10 corso como: 2 posts

Sandalwood Scented Dreams

India and sandalwood. Long before I became interested in perfume as vocation, I knew of this connection. More than a stereotype, it reflects the significance of this wood in India’s traditions, from birth to death, from a wedding to a funeral. Sandalwood makes one’s skin more beautiful and gods more pleased. It smells divine. In my new FT column The Scent of Sandalwood, I explore how Indian and modern European perfumery were inspired by this precious material. Also, I touch upon an issue that rarely clouds the romantic accounts of Mysore sandalwood groves–their overharvesting and near complete devastation.

puja

“My mother-in-law rubbed a piece of pink-coloured wood on a rough stone until it turned to paste. My husband and I were about to travel back to Europe and in the Hindu custom my mother-in-law performed a puja, an act of worship, to ensure our safe journey. She lit joss sticks around the deities and dabbed some of the paste on the figurines of gods arranged on her small altar and then on our foreheads – the fragrance of sandalwood rose in the warm air. Many hours later as I sat in the plane, the creamy, floral perfume lingered around me, carrying with it the memory of a caring touch.” To continue, please click here.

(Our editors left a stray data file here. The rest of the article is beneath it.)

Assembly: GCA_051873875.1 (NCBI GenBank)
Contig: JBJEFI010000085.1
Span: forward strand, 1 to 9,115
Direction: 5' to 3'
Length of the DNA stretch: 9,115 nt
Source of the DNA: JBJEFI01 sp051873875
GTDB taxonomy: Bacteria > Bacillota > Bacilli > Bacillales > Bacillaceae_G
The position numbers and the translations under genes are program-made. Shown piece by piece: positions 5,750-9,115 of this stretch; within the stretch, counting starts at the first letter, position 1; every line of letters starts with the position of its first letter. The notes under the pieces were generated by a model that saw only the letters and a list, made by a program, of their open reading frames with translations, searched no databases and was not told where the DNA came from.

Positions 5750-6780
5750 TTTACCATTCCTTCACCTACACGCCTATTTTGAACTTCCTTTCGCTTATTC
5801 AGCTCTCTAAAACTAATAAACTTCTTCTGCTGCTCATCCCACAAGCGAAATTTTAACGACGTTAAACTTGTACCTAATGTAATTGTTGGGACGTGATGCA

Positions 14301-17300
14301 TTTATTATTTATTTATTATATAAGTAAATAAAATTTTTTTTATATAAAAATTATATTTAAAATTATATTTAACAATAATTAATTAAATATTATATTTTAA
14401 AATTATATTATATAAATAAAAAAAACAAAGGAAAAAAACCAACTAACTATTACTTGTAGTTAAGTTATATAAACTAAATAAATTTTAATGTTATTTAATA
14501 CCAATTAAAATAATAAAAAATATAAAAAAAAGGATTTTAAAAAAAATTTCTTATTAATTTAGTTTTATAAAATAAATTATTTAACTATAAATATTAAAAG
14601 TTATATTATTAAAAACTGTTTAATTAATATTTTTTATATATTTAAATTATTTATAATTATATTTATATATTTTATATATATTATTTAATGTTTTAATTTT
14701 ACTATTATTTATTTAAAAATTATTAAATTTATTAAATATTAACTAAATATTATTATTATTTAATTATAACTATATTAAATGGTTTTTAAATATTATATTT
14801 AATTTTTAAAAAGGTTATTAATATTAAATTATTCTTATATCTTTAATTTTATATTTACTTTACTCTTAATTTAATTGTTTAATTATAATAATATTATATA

One of my favorite sandalwood perfumes today–it uses a mixture of Australian and synthetic sandalwood–is 10 Corso Como. A niche classic. Do you enjoy sandalwood?

Photography by Bois de Jasmin, all rights reserved

Diptyque Tam Dao and 10 Corso Como : Perfume Reviews

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Indian_beauty

Star rating: 5 stars–outstanding/potential classic, 4 stars–very good, 3 stars–adequate, 2 stars–disappointing, 1 star–poor.

Since antiquity, the precious oil of sandalwood was sought after not only for its aroma, but also for its calming and restorative properties. Sandalwood would be ground into powders, macerated in oils for cosmetic preparations and made into pastes for incense sticks. Its oil would be co-distilled with various flowers and spices, producing fragrant attars. From the religious ceremonies to the beauty rituals, sandalwood and its scent are indelibly associated with the most intimate and spiritual of traditions in the East. Its rich fragrance envelops like an opulent silk wrap, clinging to the skin and melding with its warmth.

Yet, despite its popularity and uniqueness, sandalwood is a difficult note for the perfumer to employ, as its lack of a bright top note flattens a composition. Sandalwood dominated fragrances tend to be rich and heavy, as Guerlain Samsara with its 45% of sandalwood oil can demonstrate. Less successful compositions simply strike one as dense and opaque. In light of this fact, it is a pleasure to discover two fragrances that highlight the sandalwood without compromising its beauty. Diptyque Tam Dao and 10 Corso Como are often compared, however while they offer interpretations on the sandalwood theme, the results have sufficiently different nuances to consider exploring both fragrances. …

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